Explorers discover world’s largest underground city in Turkey

Archaeologists discovered a huge underground city in Midyat in south-eastern Turkey by chance. Researchers state it could be the largest underground city in the world.

Two years ago, the city of Midyat in Turkey launched a clean-up project to preserve the old houses in the old town. Reportedly, during the process, the workers made a unique discovery. They cameacross underground cellars leading to a system of corridors and ahidden city beneath the streets of Midyat. The city accommodated approximately 60,000 to 70,000 people.

The incredible discovery

The city of Midyat, situated in the province of Mardin in south-eastern Turkey, is a popular tourist destination. The place consists of churches, mosques, and monasteries, which together form a kind of eco-museum. However, in order to preserve the city, the council ordered a major clean-up project. While cleaning the area,the workers accidentally stumbled upon the undiscovered hidden underground city under the streets.

This archaeological discovery dates back to the 2nd or 3rd century AD. Gani Tarkan, the project’s lead excavator and Mardin Museum’s director elaborates on the discovery:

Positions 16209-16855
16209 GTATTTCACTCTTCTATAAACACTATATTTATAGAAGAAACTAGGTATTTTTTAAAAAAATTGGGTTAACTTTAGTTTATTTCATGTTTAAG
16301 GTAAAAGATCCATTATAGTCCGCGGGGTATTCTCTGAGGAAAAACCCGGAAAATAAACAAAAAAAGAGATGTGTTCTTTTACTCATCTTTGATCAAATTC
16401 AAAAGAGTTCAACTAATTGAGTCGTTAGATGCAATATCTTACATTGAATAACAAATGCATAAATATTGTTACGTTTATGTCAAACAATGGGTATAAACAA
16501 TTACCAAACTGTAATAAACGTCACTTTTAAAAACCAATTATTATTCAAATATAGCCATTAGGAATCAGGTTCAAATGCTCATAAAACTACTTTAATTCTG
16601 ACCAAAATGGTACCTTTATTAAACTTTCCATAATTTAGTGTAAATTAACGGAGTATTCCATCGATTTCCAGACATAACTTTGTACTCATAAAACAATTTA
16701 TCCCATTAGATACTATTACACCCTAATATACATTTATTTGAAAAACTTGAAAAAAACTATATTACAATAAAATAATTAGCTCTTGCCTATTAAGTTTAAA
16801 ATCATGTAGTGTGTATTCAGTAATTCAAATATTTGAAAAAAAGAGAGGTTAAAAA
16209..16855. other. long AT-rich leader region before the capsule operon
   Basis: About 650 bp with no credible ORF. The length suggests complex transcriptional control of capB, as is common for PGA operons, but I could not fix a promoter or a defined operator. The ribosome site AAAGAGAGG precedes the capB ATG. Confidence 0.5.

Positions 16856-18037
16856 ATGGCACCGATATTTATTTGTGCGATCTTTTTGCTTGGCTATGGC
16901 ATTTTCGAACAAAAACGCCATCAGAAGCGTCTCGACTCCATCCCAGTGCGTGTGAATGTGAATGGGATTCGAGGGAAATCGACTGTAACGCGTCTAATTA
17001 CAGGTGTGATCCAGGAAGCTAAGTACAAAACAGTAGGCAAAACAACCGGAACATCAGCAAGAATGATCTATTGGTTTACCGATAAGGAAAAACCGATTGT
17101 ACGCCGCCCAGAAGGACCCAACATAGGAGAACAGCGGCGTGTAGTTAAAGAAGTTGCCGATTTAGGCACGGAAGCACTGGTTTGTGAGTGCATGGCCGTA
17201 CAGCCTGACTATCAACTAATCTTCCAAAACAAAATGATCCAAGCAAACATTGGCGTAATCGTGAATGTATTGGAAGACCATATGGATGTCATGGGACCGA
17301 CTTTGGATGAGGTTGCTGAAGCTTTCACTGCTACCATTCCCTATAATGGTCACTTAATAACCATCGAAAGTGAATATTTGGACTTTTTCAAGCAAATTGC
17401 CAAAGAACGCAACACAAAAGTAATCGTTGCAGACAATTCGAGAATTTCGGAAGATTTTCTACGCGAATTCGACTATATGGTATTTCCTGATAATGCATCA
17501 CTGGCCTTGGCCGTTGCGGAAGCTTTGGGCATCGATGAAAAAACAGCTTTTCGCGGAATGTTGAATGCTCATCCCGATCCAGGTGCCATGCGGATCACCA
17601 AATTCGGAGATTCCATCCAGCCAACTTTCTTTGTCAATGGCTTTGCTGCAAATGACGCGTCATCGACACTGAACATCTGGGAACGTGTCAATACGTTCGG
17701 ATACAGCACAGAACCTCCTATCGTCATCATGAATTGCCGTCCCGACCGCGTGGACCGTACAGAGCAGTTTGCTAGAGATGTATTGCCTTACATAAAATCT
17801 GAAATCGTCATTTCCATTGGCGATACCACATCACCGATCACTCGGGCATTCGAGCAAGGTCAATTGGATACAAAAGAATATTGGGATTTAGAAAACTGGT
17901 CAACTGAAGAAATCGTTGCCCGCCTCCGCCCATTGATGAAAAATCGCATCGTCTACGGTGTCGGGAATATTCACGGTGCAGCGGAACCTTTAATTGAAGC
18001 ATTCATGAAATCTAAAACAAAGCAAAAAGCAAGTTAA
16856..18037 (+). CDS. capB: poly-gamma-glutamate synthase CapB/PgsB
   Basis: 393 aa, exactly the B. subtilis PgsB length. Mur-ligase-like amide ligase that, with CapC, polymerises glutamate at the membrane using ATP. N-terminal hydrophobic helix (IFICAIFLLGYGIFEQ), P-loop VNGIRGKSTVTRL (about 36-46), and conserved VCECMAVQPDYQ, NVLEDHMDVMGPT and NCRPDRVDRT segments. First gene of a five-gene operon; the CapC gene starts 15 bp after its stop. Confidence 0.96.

This is where we discovered a cave, with a tunnel, We managed to find a passage to different places. These places include 49 rooms, some of which are supposed to be places of worship, such as a church or a synagogue.

Other archaeological discoveries in Turkey

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Göbekli Tepe, a Neolithic archaeological site near the city of Şanlıurfa in Southeastern Anatolia, Turkey Ayzenstayn

Turkey boasts a plethora of archaeological sites. Göbekli Tepe is one of the most important archaeological excavations in the world. Discovered by the German historian Klaus Schmidt, it is situated near the Syrian border and was uncovered in the 1990s. The engravings found on the Göbekli Tepe site are important evidence of the beginning of civilisation. The places around the hill became even more famous in 2018 when they were listed as a UNESCO World Heritage Site.

This article is translated from Gentside FR.

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